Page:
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Surface microdialysis on small bowel serosa in monitoring of ischemia

ÅKESSON, OSCAR LU ; Abrahamsson, Pernilla; Johansson, Göran and Blind, Per Jonas (2016) In Journal of Surgical Research 204(1). p.39-46
Abstract

Background Ischemic injury of an organ causes metabolic change from aerobic to anaerobic metabolism. It has been shown in experimental studies on the heart and liver that such conversion may be detected by conventional microdialysis probes placed intra-parenchymatously, as well as on organ surfaces, by assaying lactate, pyruvate, glucose, and glycerol in dialysate. We developed a microdialysis probe (S-μD) intended for use solely on organ surfaces. The aim of this study was to assess whether the newly developed S-μD probe could be used for detection and monitoring of small bowel ischemia. Methods In anesthetized normoventilated pigs, a control S-μD probe was applied on the jejunal serosa 50 cm downstream from the duodenojejunal junction... (More)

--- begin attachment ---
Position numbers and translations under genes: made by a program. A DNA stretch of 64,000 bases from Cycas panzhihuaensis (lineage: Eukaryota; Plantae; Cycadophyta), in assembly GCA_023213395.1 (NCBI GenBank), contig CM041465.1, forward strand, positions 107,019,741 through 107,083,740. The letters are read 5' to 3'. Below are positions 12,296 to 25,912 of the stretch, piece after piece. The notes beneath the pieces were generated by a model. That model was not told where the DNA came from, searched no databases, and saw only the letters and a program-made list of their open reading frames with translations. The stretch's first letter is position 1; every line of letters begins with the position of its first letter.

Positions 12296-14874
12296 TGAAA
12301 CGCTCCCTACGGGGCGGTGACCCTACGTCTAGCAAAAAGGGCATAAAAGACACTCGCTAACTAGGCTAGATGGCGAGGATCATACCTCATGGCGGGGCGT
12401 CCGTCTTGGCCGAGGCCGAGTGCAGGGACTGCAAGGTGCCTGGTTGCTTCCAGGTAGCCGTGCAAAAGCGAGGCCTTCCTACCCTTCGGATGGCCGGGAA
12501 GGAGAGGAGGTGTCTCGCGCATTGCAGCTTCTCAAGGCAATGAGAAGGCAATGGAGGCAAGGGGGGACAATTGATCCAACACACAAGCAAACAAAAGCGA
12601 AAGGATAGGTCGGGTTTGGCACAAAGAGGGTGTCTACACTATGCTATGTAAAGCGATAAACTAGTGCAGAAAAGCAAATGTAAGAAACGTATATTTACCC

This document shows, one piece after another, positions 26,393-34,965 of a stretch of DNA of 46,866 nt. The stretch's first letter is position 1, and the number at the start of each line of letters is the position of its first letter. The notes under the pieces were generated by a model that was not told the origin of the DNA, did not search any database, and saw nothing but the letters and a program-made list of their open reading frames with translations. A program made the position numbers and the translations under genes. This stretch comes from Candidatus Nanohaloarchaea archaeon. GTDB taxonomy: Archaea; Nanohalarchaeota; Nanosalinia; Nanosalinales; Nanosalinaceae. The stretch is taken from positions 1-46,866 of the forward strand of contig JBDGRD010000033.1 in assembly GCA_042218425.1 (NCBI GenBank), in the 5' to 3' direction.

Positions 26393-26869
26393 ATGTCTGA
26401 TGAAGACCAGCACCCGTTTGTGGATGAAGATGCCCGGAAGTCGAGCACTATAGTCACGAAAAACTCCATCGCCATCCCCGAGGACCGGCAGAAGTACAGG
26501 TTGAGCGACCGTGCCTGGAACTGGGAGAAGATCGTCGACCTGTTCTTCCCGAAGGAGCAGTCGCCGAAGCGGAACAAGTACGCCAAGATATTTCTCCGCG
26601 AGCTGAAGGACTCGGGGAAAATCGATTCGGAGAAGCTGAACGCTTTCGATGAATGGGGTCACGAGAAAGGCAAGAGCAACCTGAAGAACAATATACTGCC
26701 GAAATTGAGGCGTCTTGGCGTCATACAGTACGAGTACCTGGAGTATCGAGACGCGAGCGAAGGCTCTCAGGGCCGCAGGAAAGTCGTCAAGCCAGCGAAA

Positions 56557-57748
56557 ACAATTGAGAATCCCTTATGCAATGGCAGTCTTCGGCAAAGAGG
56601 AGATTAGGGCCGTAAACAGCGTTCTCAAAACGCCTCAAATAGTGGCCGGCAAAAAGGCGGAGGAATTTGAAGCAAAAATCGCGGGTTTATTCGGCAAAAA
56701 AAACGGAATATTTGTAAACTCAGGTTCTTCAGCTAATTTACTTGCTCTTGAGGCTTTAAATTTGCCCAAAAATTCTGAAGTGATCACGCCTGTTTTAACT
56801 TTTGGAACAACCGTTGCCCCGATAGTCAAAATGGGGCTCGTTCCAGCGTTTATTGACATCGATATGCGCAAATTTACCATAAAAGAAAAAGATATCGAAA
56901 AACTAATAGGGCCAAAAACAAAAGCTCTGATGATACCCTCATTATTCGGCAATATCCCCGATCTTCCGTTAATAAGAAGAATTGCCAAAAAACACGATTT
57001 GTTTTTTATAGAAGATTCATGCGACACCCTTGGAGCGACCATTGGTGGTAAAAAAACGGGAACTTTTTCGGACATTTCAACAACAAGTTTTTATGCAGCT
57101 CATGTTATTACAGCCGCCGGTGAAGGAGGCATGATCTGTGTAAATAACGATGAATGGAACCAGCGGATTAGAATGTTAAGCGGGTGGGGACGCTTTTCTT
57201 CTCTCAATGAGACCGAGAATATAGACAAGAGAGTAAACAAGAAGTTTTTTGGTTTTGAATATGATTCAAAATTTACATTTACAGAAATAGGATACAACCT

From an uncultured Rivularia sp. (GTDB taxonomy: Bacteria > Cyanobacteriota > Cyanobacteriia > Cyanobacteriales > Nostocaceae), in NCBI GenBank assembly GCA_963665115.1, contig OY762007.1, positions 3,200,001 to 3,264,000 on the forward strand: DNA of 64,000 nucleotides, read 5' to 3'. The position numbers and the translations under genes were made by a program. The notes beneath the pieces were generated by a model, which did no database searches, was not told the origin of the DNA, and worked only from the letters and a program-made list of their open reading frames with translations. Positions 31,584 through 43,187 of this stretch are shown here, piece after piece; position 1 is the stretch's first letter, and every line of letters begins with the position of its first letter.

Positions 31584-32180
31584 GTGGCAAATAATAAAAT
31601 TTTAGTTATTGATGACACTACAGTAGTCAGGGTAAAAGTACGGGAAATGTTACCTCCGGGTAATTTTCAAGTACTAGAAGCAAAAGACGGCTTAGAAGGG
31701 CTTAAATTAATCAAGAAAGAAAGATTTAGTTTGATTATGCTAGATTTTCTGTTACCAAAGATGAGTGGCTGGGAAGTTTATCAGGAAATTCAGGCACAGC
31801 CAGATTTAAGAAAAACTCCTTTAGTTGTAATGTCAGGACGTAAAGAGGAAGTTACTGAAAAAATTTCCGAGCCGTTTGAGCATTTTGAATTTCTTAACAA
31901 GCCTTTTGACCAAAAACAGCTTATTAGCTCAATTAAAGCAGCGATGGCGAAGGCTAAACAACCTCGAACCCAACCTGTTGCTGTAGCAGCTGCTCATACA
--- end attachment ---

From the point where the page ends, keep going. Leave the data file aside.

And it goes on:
Background Ischemic injury of an organ causes metabolic change from aerobic to anaerobic metabolism. It has been shown in experimental studies on the heart and liver that such conversion may be detected by conventional microdialysis probes placed intra-parenchymatously, as well as on organ surfaces, by assaying lactate, pyruvate, glucose, and glycerol in dialysate. We developed a microdialysis probe (S-μD) intended for use solely on organ surfaces. The aim of this study was to assess whether the newly developed S-μD probe could be used for detection and monitoring of small bowel ischemia. Methods In anesthetized normoventilated pigs, a control S-μD probe was applied on the jejunal serosa 50 cm downstream from the duodenojejunal junction (DJJ). Starting 100 cm from DJJ, a 100-cm long ischemic segment was created by division of all mesenteric vessels. S-μDs were applied at 2.5, 5, 20, and 50 cm from the starting point of ischemia by serosal sutures. A standard μD probe was placed in the abdominal cavity as a further control. Dialysate was harvested before inducing ischemia and subsequently every 20 min for 4 h. Central venous blood was drawn every hour to monitor systemic lactate, C-reactive protein, and white blood cell count. Results Microdialysis lactate levels were significantly higher than baseline from 20 min on into protocol time in the ischemic segment and in the control S-μD probe. The peritoneal cavity probe showed no significant elevation. Lactate levels from the ischemic segment reached a plateau at 60 min. Courses of pyruvate, glucose, and glycerol levels were in accordance with transition from an aerobic to anaerobic metabolism in the bowel wall. No statistically significant changes in hemoglobin, white blood cell count, or lactate values in central venous blood were recorded. Conclusions Assaying the aforementioned compounds in dialysate, harvested by the newly developed S-μD probe, allowed detection and monitoring of small bowel ischemia from 20 min on following its onset.